Penn College engineering design technology students enrolled in the Technical Drawing-Related Disciplines course experienced examples of structural fabrication and design, thanks to a recent field trip to High Steel Structures Inc. in Williamsport. Located along Fourth Street, west of campus, High Steel is one of the largest structural steel fabricators in the country. The company has fabricated more than 1 million tons of structural steel during the past 20 years. Katherine A. Walker, assistant professor of engineering design technology, and Kendra N. Tomassacci, instructor of engineering design technology, accompanied 33 of their students. “It was an awesome trip,” Walker said. “We are very fortunate that our local employers provide opportunities to visit their facilities. It is very beneficial for students to connect their classroom experience to real-world applications.”
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Celebrating those cheery, eerie Halloween nights

Screaming and sprinting through their fright night in the welding lab, this group aims for (relative) safety in numbers.

“In this town we call home, everybody hail to the pumpkin song,” say the lyrics in a modern-day film favorite, and Penn College students surely welcomed Halloween with a pair of juxtaposed traditions: kid-friendly hours for trick-or-treating at The Village Apartments on Wednesday, balanced by the following night’s shudder-inducing attraction of the ever-expanding “Arc Asylum” haunted welding laboratory.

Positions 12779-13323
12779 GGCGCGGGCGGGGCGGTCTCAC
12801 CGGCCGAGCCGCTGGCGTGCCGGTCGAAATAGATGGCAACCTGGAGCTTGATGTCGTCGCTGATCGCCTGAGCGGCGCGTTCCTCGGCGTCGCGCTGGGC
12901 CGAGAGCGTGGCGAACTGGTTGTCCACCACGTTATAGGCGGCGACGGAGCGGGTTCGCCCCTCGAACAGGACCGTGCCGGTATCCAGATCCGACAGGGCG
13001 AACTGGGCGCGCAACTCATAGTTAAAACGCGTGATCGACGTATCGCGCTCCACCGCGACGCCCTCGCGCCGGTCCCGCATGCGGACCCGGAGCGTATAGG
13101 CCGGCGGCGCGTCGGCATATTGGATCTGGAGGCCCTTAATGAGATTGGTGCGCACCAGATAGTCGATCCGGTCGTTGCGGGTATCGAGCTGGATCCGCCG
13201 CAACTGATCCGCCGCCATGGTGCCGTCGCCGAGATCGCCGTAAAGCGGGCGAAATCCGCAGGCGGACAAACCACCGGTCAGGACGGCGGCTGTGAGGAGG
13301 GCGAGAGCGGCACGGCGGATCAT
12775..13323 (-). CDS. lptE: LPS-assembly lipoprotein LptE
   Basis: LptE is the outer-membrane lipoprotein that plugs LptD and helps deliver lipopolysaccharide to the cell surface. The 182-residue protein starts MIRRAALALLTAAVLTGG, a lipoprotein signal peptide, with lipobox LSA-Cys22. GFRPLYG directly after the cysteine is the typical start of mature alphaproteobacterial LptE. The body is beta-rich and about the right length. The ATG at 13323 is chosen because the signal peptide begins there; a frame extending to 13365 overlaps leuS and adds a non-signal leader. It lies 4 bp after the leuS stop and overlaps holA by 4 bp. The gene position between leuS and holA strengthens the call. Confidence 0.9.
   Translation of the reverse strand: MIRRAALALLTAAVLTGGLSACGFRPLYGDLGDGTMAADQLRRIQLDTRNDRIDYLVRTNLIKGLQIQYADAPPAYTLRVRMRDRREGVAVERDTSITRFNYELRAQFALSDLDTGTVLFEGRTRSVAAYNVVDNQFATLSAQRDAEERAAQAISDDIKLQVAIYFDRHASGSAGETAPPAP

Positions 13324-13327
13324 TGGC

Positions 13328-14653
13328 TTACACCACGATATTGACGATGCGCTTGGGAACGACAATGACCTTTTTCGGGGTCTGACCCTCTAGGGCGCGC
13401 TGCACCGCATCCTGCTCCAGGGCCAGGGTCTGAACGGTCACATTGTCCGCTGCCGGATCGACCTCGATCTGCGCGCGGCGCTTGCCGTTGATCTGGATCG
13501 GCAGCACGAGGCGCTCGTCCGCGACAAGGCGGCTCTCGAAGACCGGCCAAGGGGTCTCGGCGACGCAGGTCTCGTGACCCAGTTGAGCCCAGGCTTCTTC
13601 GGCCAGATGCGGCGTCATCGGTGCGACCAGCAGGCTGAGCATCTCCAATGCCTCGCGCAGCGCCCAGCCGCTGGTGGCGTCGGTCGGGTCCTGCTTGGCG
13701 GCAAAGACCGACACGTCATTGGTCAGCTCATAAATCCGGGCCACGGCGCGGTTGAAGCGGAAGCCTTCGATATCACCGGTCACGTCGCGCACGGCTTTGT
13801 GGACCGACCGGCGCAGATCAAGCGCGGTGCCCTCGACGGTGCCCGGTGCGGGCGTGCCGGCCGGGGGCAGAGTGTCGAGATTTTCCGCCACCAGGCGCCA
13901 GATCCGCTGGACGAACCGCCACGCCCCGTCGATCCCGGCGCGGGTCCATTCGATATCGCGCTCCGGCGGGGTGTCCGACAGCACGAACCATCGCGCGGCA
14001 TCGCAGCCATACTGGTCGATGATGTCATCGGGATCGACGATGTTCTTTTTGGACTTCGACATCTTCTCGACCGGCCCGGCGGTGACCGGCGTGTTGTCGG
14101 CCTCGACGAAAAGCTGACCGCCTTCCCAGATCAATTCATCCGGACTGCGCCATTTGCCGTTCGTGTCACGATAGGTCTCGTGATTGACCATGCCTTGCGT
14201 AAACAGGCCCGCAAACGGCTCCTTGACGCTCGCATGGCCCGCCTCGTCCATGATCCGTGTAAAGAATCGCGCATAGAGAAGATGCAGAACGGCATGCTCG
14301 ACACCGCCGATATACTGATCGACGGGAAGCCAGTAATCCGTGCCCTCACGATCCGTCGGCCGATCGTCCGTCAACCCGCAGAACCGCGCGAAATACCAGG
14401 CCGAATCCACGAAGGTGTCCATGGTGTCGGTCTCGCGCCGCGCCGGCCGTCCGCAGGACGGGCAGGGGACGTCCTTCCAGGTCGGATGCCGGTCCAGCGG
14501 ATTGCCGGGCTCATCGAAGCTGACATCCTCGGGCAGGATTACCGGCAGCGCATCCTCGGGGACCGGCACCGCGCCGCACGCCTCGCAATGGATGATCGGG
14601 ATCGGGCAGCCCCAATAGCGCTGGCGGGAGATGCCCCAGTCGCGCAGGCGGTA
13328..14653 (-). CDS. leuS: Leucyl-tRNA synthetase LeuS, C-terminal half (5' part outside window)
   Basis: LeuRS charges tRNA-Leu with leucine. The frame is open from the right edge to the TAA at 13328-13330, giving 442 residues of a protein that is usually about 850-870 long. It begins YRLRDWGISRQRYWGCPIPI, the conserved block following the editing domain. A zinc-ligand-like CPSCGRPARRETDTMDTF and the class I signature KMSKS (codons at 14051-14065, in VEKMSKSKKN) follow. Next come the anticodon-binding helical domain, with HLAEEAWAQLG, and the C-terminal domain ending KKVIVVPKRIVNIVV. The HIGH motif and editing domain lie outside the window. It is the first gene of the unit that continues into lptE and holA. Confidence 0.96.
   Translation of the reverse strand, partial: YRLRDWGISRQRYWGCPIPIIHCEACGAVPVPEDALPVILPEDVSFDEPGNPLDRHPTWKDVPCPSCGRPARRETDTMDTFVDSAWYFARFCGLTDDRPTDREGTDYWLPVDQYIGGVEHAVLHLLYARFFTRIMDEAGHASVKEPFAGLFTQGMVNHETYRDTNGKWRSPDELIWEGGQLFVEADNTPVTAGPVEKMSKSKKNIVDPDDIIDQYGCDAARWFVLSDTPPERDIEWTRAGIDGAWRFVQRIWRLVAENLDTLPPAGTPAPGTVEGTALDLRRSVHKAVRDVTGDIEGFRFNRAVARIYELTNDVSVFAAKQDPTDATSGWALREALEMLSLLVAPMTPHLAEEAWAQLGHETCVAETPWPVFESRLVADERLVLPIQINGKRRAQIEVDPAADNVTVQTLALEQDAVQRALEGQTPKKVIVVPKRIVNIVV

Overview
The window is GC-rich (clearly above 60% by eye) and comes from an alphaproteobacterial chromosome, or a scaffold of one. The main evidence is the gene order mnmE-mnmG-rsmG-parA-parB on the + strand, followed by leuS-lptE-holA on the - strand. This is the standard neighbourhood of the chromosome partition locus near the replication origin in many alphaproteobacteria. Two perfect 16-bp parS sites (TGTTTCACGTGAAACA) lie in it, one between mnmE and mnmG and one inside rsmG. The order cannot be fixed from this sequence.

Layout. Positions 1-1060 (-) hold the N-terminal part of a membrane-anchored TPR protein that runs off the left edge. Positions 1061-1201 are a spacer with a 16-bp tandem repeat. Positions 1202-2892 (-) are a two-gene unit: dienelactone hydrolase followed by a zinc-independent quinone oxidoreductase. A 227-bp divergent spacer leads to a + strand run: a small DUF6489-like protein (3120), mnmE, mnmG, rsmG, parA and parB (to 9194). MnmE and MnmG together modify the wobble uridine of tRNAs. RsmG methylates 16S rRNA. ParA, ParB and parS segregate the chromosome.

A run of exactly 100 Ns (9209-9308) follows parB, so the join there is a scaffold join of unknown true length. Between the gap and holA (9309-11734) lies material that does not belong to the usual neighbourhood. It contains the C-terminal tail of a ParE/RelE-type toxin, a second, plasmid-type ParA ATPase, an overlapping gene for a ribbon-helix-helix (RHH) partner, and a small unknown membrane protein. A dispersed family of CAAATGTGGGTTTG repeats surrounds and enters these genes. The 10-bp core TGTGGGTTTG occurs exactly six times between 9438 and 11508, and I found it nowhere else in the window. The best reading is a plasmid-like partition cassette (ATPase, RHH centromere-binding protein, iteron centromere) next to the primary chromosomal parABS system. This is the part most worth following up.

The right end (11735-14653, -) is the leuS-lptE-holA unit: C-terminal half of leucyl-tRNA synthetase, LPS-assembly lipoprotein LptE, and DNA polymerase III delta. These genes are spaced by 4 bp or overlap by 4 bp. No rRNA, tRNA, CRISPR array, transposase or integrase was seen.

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Future-seekers meet their match at Fall Open House

Savoring an autumn outing and academic exploration

Fall Open House visitors had unfettered access to Penn College’s vibrant campuses Sunday, as today’s faculty/staff, alumni and students provided them with a tantalizing view of a very real and credible tomorrow. All six academic schools put out the welcome mat through information sessions, tours and laboratory demonstrations, and guests were encouraged to explore the institution’s myriad complementary services and activities.

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Penn College IT students participate in major conference